I know what you’re thinking: Who is Billy Joel? Of course I’m kidding. Unless you were born last week, you’d know that Billy is one of the most popular recording artists in history. Lesser known, but an icon to some of us, is the classical guitarist on his right in this photo, Jim Bosse.
Jim practiced Optometry for many years in Canon City, Colorado, and served as the editor of the Journal of Optometric Vision Development. There were many reasons to serve on the Board of the College of Optometrists in Vision Development (COVD), but none better than the private concert that Jim would give each year in the Board Suite with flutist and fellow optometrist Lynn Hellerstein.
Jim’s love for guitar began when he was growing up on Long Island, and he founded a band called the Echoes in the early ’60s along with guitarist Kenny Recher, bassist Howie Blauvelt, a succession of drummers including Ronnie Delacrose, Billy Zampino, and Dave Baglioli, and a keyboardist by the name of Billy Joel. Yes, that Billy Joel, as he recounts in this wonderful interview with Alec Baldwin. The band changed its name in 1965 to The Lost Souls, and the flavor of that era is preserved in Billy’s album My Lives, released in 2005. By late 1965 The Lost Souls were placing high in talent competitions and getting very visible gigs on Long Island and in New York City, when their manager secured a contract for them with Mercury records.
Jim and Billy parted ways in 1967, and Billy subsequently wrote a song acknowledging that called “James”. To hear Billy tell it, James was a composite of several people he knew through the years who left music to pursue other careers, though according to Jim it was principally him.
Billy dropped out of high school while Jim furthered his education, ultimately graduating from the Pennsylvania College of Optometry. Twenty five years later they renewed their acquaintance after Joel played a concert in Denver, Colorado. Inspired by the meeting, Jim decided to arrange the song about their youth [James] for solo classical guitar. He played it for Joel six months later at Billy’s home on Long Island. Joel liked the arrangement and requested that Bosse put together a collection of songs, arranged for classical guitar. Released in 2002, it’s available online and at music stores throughout the United States (The Billy Joel Collection Classical Guitar ISBN #9-7935-8992-4).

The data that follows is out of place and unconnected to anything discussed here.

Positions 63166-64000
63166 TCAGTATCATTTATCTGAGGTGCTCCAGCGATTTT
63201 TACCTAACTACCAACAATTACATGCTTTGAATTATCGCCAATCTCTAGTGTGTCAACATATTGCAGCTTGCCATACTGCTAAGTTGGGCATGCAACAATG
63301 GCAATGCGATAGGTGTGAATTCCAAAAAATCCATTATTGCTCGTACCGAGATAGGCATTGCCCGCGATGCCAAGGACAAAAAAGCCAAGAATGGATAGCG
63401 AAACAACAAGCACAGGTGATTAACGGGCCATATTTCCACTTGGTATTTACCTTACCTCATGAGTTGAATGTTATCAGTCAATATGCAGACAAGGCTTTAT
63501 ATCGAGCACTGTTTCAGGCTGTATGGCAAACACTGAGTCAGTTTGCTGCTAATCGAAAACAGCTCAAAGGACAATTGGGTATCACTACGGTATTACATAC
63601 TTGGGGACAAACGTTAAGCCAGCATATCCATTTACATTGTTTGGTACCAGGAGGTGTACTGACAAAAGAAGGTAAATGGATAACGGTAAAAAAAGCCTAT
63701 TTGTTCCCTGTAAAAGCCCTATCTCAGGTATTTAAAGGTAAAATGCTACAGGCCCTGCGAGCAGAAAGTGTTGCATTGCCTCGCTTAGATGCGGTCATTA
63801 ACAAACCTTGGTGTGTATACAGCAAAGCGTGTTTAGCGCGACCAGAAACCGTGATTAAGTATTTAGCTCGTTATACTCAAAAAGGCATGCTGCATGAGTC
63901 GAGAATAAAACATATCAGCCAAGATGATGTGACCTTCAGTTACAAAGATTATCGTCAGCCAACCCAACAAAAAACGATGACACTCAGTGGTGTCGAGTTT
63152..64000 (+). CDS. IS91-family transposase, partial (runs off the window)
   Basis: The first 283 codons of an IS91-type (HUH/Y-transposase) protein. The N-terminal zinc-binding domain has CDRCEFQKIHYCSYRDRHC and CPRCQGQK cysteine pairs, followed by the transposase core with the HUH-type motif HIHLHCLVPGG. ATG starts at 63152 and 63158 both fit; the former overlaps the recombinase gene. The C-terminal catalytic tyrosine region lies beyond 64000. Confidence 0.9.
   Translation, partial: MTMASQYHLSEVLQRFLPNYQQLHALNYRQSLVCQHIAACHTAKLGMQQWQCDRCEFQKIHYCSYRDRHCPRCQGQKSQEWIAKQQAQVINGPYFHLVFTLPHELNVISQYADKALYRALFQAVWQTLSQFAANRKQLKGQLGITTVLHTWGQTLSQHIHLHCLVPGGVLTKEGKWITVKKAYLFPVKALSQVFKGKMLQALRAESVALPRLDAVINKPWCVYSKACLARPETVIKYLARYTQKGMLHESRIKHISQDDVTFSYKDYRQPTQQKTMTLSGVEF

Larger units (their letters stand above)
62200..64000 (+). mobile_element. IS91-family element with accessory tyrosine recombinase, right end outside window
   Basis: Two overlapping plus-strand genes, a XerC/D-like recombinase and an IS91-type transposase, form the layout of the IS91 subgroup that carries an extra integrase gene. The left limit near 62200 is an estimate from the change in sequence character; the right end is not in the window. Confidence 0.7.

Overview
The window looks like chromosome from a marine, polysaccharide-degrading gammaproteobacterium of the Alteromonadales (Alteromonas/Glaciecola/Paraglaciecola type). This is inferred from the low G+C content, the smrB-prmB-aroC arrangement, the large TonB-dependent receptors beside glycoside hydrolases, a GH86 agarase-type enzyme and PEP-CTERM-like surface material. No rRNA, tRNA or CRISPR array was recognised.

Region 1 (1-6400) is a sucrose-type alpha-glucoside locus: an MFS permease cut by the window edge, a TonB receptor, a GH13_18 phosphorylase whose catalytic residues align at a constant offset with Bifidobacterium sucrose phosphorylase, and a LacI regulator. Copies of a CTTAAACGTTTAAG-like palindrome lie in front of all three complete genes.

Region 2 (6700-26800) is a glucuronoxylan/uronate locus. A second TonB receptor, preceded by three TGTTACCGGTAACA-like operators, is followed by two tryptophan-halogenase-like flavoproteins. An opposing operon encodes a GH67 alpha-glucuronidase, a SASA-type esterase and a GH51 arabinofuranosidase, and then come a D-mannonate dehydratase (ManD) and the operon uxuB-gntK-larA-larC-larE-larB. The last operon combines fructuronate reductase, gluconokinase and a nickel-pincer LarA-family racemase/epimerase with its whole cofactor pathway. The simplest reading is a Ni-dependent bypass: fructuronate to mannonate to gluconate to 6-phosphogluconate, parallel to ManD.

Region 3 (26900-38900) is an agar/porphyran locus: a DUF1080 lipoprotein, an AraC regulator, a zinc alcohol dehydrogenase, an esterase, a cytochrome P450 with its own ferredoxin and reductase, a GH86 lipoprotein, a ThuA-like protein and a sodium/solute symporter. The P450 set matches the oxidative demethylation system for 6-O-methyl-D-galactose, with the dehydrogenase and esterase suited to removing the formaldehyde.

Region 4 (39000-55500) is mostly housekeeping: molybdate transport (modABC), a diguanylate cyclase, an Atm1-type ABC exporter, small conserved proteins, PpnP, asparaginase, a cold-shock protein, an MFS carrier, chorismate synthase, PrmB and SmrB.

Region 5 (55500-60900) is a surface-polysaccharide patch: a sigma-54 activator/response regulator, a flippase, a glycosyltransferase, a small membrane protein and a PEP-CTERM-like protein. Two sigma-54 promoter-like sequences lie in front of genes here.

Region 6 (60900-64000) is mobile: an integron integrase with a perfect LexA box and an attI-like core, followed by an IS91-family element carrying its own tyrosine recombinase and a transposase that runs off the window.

I miss Jim’s annual private concerts at the COVD meeting with Lynn terribly, and thankfully Lynn sent me a bootleg copy of their duet a few years ago to stave off withdrawal. Jim has gone on to fashion a very nice duet career, returning to music full-time after retiring from Optometry. He formed Dos Americas together with the Argentine virtuoso Alejandro Davila, and created Take Two, an acoustic rock duo, with Rudy Melena in Colorado. You can learn more about Jim’s musical career on his website.
As for Billy Joel? He never made it to the Pennsylvania College of Optometry, but he did okay for himself. Twenty five years after dropping out of Hicksville High in his senior year, Billy was awarded the diploma he would have needed to pursue Columbia U. over Columbia Records, but he has no regrets. He’s now an informal professor giving master classes at Ivy League colleges like the University of Pennsylvania. And quite the master he is.